What does AWS Lambda mean for the future of DevOps?
Those that honed their skills and knowledge on the old fashioned racking, stacking, and configuring bare metal servers can truly appreciate what the cloud has to offer. I am one of those people and when Amazon announced their new VPC Architecture I wanted to celebrate. It afforded all the niceties of enterprise architecture with logical segregation via Subnets, Security Groups, and Network ACL. But with the cloud came a lot of changes as to how Systems and Operations engineers had to solve problems. It was no longer budgeting servers to be amortized over 3 or 4 years, managing disks and raids, network gear, etc. So the cloud was a true game changer. More time could be spent on making the environment dynamic, scalable, and most importantly, highly agile to meet the demands of constantly changing requirements and business needs.
The base architecture for a web application is fairly simple. You have an Elastic Load Balancer that points to a web server which in turn points to an application server, and that is tied to some database. Pretty straightforward and easy to reason through. Not much changed from an architectural standpoint between bare metal and cloud based resources. For example, let’s just limit the server infrastructure to the web server and the application server. These are two servers that need to be managed, so we implement some configuration management tool to manage the servers and since they are serving two separate purposes we have to maintain some common base with
n+ differences. Our responsibility is to manage that, the applications that run on top of them, and everything that affects those machines—everything from security patching and system monitoring and deploying the software to them. This is the same as with bare metal systems. The only thing that has truly been abstracted away is the hardware.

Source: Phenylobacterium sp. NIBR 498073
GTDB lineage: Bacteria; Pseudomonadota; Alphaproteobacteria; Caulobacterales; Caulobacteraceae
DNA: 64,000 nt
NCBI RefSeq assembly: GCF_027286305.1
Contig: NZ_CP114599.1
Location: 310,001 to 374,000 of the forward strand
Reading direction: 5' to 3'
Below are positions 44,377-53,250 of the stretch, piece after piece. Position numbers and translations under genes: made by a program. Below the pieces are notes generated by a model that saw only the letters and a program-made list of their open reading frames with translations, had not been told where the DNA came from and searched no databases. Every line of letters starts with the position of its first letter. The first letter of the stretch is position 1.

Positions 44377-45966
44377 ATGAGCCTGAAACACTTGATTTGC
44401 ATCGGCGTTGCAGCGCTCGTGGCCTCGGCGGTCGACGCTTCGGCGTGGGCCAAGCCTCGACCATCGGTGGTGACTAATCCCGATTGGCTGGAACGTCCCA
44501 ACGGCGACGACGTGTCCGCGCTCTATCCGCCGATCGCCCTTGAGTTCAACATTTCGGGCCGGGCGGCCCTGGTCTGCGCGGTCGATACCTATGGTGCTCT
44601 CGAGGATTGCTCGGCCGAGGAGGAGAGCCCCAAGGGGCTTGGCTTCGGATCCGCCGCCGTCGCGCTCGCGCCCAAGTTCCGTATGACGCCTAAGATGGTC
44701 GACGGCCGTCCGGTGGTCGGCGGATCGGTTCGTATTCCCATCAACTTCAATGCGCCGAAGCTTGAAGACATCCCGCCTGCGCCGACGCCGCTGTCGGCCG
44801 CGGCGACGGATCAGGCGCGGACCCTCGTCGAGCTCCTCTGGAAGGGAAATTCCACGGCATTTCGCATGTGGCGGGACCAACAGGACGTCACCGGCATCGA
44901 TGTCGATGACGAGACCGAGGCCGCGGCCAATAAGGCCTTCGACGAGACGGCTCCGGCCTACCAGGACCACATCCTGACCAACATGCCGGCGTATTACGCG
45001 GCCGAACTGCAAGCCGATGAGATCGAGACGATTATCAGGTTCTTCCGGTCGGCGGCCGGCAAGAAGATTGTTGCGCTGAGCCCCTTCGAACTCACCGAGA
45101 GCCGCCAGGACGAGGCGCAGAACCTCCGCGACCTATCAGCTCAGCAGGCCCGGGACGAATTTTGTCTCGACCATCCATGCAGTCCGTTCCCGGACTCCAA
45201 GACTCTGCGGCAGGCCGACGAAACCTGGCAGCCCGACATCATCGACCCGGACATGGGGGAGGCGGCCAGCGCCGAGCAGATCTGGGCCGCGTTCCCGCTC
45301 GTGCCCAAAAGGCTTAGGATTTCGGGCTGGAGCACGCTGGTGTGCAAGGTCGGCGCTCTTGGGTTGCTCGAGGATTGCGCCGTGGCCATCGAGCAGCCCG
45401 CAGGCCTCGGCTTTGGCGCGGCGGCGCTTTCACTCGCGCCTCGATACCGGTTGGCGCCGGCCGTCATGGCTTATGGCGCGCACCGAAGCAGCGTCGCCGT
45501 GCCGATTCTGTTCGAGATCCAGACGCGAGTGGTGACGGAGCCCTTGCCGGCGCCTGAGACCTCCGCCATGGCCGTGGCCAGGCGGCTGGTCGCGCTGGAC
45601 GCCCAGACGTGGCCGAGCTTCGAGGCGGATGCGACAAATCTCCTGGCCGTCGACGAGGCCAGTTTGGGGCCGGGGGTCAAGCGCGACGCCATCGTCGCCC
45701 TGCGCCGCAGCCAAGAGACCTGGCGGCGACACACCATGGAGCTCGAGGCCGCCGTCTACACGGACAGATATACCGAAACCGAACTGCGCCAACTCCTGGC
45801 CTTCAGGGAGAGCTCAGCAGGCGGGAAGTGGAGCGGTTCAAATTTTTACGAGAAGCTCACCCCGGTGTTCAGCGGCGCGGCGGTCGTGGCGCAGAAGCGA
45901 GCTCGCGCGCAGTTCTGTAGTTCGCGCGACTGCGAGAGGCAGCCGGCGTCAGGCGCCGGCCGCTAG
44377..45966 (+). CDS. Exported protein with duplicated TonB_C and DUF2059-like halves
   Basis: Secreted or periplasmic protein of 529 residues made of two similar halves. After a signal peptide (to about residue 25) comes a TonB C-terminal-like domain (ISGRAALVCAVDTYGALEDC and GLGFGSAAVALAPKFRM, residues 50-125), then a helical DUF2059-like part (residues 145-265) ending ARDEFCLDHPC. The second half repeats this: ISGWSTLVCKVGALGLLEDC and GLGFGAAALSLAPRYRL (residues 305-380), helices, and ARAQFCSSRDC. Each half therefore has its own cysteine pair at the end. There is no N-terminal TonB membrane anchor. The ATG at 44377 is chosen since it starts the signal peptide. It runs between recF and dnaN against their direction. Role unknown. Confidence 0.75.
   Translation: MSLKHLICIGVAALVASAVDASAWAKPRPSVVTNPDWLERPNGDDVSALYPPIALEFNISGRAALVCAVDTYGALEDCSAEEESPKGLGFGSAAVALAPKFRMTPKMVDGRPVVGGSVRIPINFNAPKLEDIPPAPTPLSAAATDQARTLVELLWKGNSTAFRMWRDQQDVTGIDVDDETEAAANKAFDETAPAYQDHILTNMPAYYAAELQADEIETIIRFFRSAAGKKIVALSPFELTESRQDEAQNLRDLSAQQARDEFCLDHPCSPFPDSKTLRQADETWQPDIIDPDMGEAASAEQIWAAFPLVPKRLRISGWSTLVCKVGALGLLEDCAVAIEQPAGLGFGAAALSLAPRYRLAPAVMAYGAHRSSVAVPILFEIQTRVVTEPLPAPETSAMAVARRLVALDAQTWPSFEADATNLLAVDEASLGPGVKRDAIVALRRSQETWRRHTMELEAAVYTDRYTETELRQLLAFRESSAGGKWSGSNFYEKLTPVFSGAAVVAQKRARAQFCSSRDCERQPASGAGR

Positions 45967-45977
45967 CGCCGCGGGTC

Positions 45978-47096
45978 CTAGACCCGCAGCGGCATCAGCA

So now that we have serverless architectures with Lambda we see another shift of duties and responsibilities away from the DevOps team. We no longer have actual servers to manage, configure, patch, monitor, etc. DevOps, with this serverless architecture, has more of an opportunity to focus on deployment of the software and supporting the needs of the development team(s) and being more embedded within the teams. The focus becomes more directed at the configuration and management of the AWS Services and the build and release pipeline of the code onto Lambda.
Lambda and other “serverless” services that may come about will not be the end of DevOps. There will always need to be someone or a team that has a deep understanding of the holistic ecosystem. Also, not all workloads are use cases for running inside of Lambda. But in the end, as with the move from bare metal to the cloud, duties, responsibilities, and focus areas are the only things that really change.